Are Steve Carell and Paul Rudd Schmucks?
The movie, which will be directed by Jay Roach of “Meet the Fockers” and “Austin Powers in Goldmember,” is inspired by the 1998 French film “Le Diner de Cons” (essentially, “The Dinner for Assholes”). It follows the unlikely friendship between Rudd, an executive who nearly has it all, and Carell, an eccentric and clumsy IRS employee who creates dead mice dioramas for fun. Rudd plans to bring Carell to his boss’s annual “Dinner for Extraordinary People,” where the employee who brings the lamest and strangest guest to dinner is rewarded at the office.
But the movie’s title, which uses the a word more likely to be seen “Yiddish Sayings Mama Never Taught You” than in Leo Rosten’s famous “The Joys of Yiddish,” has put some writers and editors at the country’s most esteemed — and perhaps proper — paper in an in awkward positions. Resulting in a serious and utterly ironic attempt to penetrate the true meaning of the title, and whether or not it’s appropriate:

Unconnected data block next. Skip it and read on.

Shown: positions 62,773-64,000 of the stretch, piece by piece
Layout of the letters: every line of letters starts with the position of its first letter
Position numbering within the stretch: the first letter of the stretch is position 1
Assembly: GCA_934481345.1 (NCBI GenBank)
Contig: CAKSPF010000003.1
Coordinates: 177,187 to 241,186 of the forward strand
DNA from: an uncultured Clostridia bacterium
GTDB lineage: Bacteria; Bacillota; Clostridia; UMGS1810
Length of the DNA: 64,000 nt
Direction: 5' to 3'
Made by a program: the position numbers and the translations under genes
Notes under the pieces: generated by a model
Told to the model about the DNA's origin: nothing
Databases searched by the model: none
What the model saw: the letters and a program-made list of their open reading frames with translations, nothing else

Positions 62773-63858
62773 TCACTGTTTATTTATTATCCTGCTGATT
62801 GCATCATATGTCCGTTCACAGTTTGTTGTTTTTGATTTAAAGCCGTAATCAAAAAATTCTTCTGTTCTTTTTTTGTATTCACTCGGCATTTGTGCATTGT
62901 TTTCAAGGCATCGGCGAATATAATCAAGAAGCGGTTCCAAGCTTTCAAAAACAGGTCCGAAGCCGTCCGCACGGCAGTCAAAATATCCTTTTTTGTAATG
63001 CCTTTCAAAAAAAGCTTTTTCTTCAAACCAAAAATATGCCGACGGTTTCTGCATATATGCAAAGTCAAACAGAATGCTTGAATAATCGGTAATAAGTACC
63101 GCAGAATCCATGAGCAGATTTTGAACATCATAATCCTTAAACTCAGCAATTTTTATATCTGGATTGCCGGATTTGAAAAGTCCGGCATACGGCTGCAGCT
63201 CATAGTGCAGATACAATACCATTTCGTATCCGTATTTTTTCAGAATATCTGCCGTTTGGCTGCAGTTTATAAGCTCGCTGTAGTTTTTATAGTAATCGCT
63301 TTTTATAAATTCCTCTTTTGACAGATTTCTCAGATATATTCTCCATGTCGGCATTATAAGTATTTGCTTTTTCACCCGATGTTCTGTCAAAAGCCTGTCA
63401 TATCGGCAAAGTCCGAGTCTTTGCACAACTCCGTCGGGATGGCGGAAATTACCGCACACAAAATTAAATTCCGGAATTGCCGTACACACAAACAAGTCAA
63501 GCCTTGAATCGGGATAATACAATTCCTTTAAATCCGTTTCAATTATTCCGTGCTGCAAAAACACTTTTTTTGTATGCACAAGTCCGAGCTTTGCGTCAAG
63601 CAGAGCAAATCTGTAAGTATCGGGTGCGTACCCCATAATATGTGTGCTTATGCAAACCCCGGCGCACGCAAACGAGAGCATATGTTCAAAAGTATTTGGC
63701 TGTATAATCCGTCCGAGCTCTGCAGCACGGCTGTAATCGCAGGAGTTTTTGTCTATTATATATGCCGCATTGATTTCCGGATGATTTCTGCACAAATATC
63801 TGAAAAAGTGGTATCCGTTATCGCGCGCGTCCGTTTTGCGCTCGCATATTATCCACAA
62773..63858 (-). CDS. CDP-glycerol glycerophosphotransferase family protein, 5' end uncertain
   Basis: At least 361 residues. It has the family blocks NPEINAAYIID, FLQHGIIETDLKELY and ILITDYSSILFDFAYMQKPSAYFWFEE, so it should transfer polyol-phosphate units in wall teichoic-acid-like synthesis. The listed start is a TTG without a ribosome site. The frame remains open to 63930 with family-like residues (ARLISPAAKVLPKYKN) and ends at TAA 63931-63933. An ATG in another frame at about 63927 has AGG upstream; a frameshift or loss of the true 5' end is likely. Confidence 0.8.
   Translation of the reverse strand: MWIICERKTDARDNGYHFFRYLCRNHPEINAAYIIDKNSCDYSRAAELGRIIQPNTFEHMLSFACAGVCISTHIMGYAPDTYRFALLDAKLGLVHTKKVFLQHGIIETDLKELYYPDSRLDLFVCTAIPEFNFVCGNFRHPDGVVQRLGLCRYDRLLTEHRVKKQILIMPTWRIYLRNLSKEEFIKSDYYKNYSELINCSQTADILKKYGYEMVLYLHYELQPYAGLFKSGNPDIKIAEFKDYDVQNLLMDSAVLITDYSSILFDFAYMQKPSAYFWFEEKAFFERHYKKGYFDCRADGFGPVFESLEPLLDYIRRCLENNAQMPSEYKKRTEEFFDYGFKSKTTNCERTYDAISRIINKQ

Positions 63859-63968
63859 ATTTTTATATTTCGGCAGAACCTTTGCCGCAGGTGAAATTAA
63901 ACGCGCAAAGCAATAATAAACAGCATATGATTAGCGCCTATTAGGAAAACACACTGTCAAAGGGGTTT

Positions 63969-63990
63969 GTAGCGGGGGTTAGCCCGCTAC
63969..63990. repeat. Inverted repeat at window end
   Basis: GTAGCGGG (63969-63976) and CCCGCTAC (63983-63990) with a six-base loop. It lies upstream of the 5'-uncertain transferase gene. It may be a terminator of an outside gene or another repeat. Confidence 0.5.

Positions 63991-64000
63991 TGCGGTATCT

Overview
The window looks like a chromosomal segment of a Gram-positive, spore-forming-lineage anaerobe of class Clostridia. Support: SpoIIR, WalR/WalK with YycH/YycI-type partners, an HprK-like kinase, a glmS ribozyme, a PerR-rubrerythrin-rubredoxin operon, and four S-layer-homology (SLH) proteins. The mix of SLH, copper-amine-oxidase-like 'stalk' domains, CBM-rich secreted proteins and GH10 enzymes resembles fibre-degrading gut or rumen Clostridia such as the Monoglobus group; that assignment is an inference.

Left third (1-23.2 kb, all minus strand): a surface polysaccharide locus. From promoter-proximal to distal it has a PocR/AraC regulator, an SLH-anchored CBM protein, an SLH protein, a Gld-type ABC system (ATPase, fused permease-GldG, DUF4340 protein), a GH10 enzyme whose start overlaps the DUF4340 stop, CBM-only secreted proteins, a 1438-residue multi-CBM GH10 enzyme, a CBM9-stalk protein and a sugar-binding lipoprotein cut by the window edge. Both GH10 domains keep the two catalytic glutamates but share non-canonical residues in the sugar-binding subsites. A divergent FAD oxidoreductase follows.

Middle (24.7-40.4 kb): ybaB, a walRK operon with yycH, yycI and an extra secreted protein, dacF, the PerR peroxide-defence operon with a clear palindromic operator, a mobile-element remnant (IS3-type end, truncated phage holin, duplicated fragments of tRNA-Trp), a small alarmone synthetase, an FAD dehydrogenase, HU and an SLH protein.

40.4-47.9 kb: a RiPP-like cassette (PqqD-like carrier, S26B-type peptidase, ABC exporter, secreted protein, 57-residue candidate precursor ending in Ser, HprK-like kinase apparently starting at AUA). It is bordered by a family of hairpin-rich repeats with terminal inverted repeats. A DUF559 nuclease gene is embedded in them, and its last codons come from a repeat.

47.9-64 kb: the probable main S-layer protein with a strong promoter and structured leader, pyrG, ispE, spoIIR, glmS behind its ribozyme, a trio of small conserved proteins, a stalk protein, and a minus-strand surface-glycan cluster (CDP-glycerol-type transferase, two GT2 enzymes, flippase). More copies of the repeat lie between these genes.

“Those familiar with Yiddish, polite and otherwise, will recognize a rude term that — in one of its several layers of meaning — denotes the penis,” Michael Cieply wrote in the Times article. He added: “Delve a little deeper and you also find the German term for ‘decoration,’ from the Middle High German ‘smucken,’ meaning ‘to press into.’”
The Times goes on to give a history of the word and to quote a film critic who suggests what she feels are more appropriate titles, like “Dinner for Schlemiels.”
Either way, we’re looking forward to watching Carell and Rudd act like schmucks on screen, because they do it oh so well.